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Nationals’ Starlin Castro placed on administrative leave after domestic violence accusation

Starlin Castro has been placed on administrative leave. (John McDonnell/The Washington Post)

Washington Nationals infielder Starlin Castro was placed on administrative leave while Major League Baseball investigates a domestic violence accusation, it said in a statement Friday. Nationals Manager Dave Martinez said he and the organization learned of the situation Thursday night.

“What I can tell you about me and this organization, as you know, we do not tolerate any kind of domestic abuse,” Martinez said. “Speaking for myself, I think it’s awful. He’s going to be on administrative leave, and after that, there will be an investigation. I don’t know much about anything else, but he will not be with the team.”

The MLB/MLB Players Association joint policy on domestic violence allows the commissioner to place a player on administrative leave for up to seven days as MLB investigates allegations of domestic violence. To extend that leave, MLB needs approval from the union. The leave does not constitute a disciplinary action, and Castro will be paid for its duration.

The nature of the allegation against Castro remains unclear; the statement from MLB did not include any details, nor were any provided by those familiar with the matter.

The Nationals placed Castro on the restricted list a month ago but did not disclose the reason for his absence. At the time, Washington said Castro had left the team to deal with a family matter, and the Nationals, through Martinez, offered their full support in his absence.

That matter is separate from the one that led Castro to be placed on leave, according to people familiar with the situation, who said the accusations against Castro are in reference to an incident that happened earlier in the year. Martinez said the organization would have handled that situation much differently if it had known then about the domestic violence allegations.

“I would have never ever …” Martinez said, trailing off before composing himself again. “His is a totally different situation. If I would have known about this a month ago, we would have had a different conversation, I’ll tell you that.”

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Martinez said he addressed Castro’s situation with the team earlier Friday and relayed the message that domestic violence will not be tolerated.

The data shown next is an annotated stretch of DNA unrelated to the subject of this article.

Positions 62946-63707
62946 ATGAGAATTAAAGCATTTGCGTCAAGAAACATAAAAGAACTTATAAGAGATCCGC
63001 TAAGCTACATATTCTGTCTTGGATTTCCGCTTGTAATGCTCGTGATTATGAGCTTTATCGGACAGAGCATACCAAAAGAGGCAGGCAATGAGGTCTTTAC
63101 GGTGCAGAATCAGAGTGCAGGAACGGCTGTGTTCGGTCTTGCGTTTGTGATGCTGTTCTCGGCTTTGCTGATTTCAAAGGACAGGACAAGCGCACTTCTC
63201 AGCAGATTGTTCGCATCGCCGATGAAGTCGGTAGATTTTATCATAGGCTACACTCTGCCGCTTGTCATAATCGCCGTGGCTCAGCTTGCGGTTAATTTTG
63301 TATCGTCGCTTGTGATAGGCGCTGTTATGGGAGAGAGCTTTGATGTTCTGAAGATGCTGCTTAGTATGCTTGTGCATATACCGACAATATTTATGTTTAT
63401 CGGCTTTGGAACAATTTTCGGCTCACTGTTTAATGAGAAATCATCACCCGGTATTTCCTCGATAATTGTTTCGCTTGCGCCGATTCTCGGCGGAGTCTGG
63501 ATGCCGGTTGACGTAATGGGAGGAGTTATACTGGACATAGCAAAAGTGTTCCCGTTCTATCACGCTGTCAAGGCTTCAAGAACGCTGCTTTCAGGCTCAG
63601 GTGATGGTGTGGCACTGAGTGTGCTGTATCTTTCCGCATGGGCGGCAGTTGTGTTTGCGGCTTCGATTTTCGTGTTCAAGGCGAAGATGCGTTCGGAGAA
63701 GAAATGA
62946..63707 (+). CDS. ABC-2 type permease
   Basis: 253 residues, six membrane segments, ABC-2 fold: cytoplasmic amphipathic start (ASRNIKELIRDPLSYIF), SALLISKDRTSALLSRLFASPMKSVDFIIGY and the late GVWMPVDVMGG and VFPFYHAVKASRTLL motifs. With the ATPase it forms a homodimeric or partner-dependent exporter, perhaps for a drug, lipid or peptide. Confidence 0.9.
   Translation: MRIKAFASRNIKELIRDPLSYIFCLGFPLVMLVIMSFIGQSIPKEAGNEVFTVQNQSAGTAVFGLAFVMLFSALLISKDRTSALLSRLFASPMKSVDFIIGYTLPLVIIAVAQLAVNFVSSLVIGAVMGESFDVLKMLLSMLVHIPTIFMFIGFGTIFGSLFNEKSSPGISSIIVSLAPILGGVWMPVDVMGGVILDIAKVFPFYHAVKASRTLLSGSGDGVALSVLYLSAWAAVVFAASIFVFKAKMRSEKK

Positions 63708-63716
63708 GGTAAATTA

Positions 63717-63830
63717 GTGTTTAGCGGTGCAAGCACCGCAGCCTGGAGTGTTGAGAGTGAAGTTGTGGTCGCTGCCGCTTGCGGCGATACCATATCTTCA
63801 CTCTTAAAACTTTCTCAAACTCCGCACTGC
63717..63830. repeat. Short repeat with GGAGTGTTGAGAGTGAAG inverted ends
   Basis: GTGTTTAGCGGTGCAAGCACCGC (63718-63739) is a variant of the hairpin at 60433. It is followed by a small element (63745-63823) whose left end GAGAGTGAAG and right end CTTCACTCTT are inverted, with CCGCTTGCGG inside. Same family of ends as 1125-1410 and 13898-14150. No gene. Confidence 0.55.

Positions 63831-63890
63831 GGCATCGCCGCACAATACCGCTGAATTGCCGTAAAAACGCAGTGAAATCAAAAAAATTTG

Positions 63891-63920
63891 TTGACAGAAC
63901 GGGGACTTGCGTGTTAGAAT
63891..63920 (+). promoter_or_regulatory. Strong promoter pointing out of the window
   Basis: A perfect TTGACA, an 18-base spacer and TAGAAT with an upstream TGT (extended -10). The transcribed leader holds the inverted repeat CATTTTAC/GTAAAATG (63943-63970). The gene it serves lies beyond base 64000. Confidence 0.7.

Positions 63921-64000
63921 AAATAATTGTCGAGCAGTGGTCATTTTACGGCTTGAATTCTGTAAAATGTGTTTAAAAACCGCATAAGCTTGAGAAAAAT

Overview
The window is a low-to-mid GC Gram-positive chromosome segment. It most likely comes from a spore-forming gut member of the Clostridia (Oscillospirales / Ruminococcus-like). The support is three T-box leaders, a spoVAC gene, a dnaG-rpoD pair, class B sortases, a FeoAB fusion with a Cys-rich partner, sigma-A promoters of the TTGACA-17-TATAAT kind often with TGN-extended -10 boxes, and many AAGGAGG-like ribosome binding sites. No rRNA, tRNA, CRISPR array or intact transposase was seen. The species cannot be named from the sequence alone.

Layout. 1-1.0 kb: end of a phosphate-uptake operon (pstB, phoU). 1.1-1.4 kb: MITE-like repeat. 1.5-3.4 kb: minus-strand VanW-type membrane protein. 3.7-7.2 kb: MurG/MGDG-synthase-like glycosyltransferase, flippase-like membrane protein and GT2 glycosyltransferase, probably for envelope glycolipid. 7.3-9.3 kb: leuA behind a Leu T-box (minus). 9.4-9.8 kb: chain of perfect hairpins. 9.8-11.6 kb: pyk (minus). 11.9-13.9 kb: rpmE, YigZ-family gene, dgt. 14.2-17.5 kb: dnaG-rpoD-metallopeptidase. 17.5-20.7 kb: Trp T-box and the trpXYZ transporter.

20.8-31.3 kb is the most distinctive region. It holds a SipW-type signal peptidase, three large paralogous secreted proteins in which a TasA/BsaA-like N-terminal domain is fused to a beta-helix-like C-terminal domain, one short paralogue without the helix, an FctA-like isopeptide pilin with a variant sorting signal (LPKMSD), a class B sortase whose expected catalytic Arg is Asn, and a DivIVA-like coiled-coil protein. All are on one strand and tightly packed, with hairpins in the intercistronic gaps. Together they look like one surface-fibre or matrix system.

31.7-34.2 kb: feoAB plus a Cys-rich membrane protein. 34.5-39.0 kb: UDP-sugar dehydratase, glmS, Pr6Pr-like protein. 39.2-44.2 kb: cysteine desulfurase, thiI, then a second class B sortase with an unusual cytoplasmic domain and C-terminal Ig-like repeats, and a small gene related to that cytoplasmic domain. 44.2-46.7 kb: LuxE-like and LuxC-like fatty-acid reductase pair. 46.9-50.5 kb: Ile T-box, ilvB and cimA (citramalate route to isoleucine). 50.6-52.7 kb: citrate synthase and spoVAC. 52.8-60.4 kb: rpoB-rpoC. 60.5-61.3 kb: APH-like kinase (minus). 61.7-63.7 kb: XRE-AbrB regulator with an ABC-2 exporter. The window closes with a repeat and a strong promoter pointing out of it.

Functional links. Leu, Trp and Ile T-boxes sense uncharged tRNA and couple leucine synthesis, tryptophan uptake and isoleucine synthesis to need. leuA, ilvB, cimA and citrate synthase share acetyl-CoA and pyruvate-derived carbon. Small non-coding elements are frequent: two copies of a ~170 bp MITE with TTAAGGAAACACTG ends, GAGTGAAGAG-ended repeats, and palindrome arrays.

“I definitely lose a lot of respect for anyone that does some kind of domestic violence, whether it’s spouses, children, whatever,” said Martinez, who added he isn’t sure what will happen after Castro goes through the investigative process. “When that process is done, that will be another conversation. Until he goes through that process, I really have nothing to say to him or anybody about it.”

Castro has not indicated whether he plans to appeal the decision to place him on leave, which is within his rights in accordance with the MLB/MLBPA joint policy. Because players have the right to appeal, MLB often does not place a player on administrative leave until it feels it has enough evidence to justify the decision in the case of such a hearing.

Castro, 31, was accused of sexual assault in connection with a 2011 incident in Chicago. Prosecutors did not bring charges against him, citing insufficient evidence. Martinez said he didn’t have any concerns about Castro’s off-field behavior before these allegations because, from what he had seen, Castro was a good teammate and person.

“Yesterday, when I was told, I was shocked — I really was,” Martinez said. “Then again, like I said, we don’t tolerate that kind of behavior. I’m going to support MLB. And not only in this game but in anything in life, domestic violence is awful. There’s no place for it as far as I’m concerned.”

MLB overhauled the minors this season. Some advocates say it hasn’t been enough.

Castro is the third player under investigation in accordance with MLB’s domestic violence policy. In June, Atlanta Braves outfielder Marcell Ozuna was arrested after an altercation with his wife in which police found him “grabbing the victim by the neck and throwing her against a wall.” Los Angeles Dodgers pitcher Trevor Bauer is on administrative leave as authorities and MLB investigate allegations of assault against him.

Earlier this week, Commissioner Rob Manfred said he believes MLB’s domestic violence policies are “robust and appropriate.”

“When you put them next to the policies that are present in most businesses, they’re actually broader and more protective in terms of who we cover,” he said.

Asked whether the players’ union has changed how it discusses the treatment of women with its members, Tony Clark, the executive director, said the group makes sure existing policies are implemented in accordance with the agreement the union has with MLB.

In a roster move related to Castro’s absence, Washington reinstated infielder Jordy Mercer from the injured list ahead of Friday night’s opening game of its series with the San Diego Padres at Nationals Park.

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